Ego-Extended Level. Your legacy is the above, but it’s also extended to your family and those close to you. For example you start a family foundation or Donor-Advised Fund so your kids and grandkids participate in philanthropy after you’re gone. Your legacy is your family’s name being associated with doing good.

Neo Level. Legacy is the improvement of the community, but still within the framework of existing inequitable systems, especially capitalism. You are remembered for helping hungry kids, building homeless shelters, etc., but you are not remembered for challenging the systems that create hunger, homelessness, etc. Your legacy is a world that is slightly better, but much inequity and injustice still remains.

Pre-Integrity Level: You use your wealth and power to challenge inequitable systems, but only the ones that are not a threat to your well-being and way of life. For instance, you support and advance policies to raise the minimum wage, but not ones that would raise taxes on the rich. You support universal healthcare, paid family leave, etc., but not reparation. Your legacy is helping to create a better world, but one where you and your family are still among the most privileged.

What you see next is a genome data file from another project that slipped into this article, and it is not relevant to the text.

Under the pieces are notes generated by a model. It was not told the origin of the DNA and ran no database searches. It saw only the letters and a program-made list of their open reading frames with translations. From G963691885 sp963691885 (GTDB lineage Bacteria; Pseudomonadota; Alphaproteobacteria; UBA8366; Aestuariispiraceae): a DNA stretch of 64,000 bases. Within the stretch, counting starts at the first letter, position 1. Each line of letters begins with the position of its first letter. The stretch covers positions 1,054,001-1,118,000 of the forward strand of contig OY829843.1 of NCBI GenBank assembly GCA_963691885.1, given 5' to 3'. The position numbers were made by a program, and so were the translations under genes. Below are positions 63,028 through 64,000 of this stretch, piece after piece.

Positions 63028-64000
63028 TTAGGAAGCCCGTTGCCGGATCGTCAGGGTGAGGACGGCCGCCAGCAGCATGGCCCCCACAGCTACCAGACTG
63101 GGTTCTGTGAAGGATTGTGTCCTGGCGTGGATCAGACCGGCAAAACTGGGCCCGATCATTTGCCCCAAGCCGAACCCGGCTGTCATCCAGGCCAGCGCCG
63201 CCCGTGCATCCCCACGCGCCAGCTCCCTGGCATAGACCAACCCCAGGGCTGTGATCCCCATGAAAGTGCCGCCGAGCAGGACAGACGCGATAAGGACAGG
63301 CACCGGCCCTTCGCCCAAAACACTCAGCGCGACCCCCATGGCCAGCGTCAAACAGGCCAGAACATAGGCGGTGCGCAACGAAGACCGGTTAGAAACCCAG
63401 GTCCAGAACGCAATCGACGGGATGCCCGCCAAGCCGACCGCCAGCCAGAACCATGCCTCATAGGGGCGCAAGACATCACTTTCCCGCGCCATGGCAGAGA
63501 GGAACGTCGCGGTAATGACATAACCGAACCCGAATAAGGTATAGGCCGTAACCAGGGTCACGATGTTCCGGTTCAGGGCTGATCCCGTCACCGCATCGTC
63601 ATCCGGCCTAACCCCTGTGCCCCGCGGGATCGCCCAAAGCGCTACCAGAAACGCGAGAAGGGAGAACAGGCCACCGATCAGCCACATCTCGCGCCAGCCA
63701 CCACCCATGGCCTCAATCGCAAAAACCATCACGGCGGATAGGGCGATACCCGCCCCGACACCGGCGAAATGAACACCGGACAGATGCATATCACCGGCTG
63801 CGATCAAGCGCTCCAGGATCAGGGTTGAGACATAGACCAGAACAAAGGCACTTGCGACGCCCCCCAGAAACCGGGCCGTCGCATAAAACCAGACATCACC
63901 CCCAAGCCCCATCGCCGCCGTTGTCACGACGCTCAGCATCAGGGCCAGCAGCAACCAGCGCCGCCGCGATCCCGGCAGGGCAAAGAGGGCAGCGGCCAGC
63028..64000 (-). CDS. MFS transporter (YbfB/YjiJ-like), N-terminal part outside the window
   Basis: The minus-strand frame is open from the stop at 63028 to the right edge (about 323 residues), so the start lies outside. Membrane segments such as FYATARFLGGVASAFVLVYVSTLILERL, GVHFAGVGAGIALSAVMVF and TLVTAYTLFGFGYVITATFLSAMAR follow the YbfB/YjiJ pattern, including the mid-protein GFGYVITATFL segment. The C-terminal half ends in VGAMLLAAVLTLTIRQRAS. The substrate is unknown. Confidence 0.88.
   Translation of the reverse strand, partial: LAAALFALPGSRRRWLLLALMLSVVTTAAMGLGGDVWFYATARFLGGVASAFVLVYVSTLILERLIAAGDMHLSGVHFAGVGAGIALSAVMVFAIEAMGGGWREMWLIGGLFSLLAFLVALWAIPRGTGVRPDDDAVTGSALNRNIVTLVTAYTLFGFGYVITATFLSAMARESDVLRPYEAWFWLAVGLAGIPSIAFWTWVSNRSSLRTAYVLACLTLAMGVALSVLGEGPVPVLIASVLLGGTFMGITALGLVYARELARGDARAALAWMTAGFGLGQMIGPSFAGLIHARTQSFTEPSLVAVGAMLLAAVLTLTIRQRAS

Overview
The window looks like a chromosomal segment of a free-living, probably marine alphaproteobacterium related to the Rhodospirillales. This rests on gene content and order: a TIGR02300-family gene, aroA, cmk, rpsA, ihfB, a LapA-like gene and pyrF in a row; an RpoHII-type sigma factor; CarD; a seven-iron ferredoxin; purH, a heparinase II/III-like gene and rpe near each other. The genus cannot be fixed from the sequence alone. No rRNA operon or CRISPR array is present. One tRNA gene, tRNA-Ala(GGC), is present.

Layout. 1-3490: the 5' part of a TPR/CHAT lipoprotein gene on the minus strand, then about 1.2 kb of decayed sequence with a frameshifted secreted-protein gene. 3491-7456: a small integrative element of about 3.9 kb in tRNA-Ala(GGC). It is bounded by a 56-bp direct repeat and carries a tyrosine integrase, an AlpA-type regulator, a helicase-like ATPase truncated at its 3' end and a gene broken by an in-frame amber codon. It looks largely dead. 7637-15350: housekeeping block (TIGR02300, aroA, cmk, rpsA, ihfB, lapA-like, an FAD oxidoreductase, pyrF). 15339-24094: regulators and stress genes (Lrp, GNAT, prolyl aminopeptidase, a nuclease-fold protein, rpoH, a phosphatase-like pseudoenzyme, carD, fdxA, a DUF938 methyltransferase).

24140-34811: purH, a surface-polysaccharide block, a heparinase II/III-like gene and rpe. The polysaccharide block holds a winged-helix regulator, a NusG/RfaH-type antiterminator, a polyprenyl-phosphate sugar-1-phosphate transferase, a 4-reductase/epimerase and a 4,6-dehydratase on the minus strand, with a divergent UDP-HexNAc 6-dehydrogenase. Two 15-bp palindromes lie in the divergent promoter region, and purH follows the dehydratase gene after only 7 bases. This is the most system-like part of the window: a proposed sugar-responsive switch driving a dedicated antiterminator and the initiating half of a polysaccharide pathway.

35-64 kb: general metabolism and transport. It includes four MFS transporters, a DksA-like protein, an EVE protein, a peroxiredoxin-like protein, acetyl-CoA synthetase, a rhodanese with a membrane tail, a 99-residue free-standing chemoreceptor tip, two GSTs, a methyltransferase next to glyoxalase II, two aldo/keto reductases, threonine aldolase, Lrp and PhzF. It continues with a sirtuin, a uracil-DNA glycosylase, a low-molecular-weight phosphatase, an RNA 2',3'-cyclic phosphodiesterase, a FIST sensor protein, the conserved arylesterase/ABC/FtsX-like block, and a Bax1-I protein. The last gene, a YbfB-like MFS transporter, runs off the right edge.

Integrity level: Your wealth and power are used to challenge systems that allowed you to accumulate the wealth and power in the first place. You willingly give up significant wealth, privilege, power, and status to make the world better. Your ego is no longer relevant. You may not even be remembered at all. You have personally actualized the values of love, equity, community, and justice. Your legacy is playing a role in making the world just and whole not just for you and your descendants, but for everyone.

As our work with donors deepens and evolves, so too must our framework around legacy. With your team, reflect on the concept of “legacy,” in the context of working with donors. What does it mean to you? How does your organization define it? How have you been communicating with your donors? What messages have you been giving them regarding their legacy? Which level(s) on the hierarchy have you been operating on? What actions can you start taking to move to the higher levels?

Regarding that last point, there are things we should explore doing, including having deeper and more honest conversations with donors regarding their wealth and legacy. The ones I talked with during that event were mostly receptive; a few found it refreshing, because they’re not used to nonprofit leaders being direct with them around these topics. We could also stand to cut back or eliminate some of the practices we’ve been used to, such as naming buildings after people.  

Point is, we’ve been very focused on the lower levels of the Legacy Hierarchy, probably because it’s much easier to secure donations at those levels. But raising money is not the main goal of our work; making the world better is. It’s time to move toward the higher levels on the Hierarchy, where the donor’s legacy is driven not by ego and recognition, but by the true actualization of equity and justice.

Please continue calling for a permanent ceasefire